An official from the Economics Unit of the Panama Canal Authority, Eddie Tapiero, zeroed in on the real strategic potential of these relations, when he said in a recent speech on “Panama’s New Relations with China and the Possible Implications for the Canal: OBOR,” that beyond increasing trade through its new relations with China, Panama is also joining in the Chinese intiative “which will change the world in the coming years,” the Belt and Road Initiative which, he said, the United States must also join.

Panama’s La Estrella quoted Tapiero Sunday: The Belt and Road is “a new business model of globalization in the world, and Panama should not be alien to it. The U.S. as the main partner of all countries in Latin America needs to be part of the initiative. With all the players working towards the same goal, the countries will achieve a balance in their strength and stability in the long term.”

The Belt and Road was also emphasized in Wang’s stop in Costa Rica, the only other Central American country which has relations with the P.R.C., established 10 years ago. Before Wang’s visit, on Sept. 1 President Luis Guillermo Solis had spoken with enthusiasm of the potential of Chinese-Costa Rican relations, but argued that before participating in the Belt and Road Initiative, bilateral relations should first be expanded. However, after Wang’s visit on Sept. 15, where he met with both the President and Costa Rican Foreign Minister Manuel Gonzalez, Gonzalez said Costa Rica is ready to actively take part in building China’s Belt and Road Initiative, which will promote Costa Rica’s own development. He added that Costa Rica is willing to explore trilateral cooperation with China and Panama.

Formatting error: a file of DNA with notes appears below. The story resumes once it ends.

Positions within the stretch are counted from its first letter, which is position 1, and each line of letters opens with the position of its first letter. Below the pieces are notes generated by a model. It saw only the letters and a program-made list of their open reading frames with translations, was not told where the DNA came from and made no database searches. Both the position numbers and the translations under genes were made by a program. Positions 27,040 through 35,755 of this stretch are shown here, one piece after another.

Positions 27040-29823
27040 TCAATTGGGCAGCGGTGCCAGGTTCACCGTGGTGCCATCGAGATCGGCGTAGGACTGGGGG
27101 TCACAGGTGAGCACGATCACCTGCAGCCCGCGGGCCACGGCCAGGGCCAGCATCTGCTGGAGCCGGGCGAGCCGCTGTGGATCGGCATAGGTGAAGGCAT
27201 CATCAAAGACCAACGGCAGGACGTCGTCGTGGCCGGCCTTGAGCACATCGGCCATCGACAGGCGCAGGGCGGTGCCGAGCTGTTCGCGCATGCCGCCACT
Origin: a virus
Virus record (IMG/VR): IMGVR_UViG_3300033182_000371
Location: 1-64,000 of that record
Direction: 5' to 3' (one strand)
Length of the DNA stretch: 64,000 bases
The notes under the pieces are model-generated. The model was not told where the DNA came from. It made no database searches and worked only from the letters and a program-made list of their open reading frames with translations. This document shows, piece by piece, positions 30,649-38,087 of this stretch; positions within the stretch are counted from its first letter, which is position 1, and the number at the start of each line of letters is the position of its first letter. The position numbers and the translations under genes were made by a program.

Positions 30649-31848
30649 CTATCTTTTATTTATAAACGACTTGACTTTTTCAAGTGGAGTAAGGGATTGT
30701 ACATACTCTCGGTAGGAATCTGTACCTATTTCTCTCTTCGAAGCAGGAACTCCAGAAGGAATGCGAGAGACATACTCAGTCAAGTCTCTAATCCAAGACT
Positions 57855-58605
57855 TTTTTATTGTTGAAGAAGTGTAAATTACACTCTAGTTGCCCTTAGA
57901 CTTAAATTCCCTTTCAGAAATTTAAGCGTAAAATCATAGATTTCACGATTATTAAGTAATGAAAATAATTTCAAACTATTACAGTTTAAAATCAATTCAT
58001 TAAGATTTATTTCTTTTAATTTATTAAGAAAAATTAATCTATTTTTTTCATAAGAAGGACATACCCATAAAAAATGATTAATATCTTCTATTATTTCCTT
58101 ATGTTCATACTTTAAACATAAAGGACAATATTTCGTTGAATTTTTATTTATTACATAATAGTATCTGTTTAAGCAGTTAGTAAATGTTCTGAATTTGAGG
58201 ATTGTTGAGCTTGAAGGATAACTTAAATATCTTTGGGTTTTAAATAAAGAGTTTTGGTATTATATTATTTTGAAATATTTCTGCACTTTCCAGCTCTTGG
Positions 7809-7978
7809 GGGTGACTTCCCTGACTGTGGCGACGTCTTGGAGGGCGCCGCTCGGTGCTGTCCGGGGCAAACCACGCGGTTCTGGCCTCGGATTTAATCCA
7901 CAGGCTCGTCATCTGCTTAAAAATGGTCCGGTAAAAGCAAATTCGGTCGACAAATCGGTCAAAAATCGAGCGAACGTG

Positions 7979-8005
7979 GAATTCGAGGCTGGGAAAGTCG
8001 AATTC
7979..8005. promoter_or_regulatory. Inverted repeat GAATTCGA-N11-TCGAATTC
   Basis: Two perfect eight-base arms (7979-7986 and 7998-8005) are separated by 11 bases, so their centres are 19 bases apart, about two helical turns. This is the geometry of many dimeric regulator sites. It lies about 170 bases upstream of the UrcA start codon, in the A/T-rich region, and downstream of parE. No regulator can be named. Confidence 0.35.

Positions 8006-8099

Teddy Roosevelt has to be rolling over in his grave. And Lyndon LaRouche’s friend Gen. Manuel Noriega is surely smiling happily.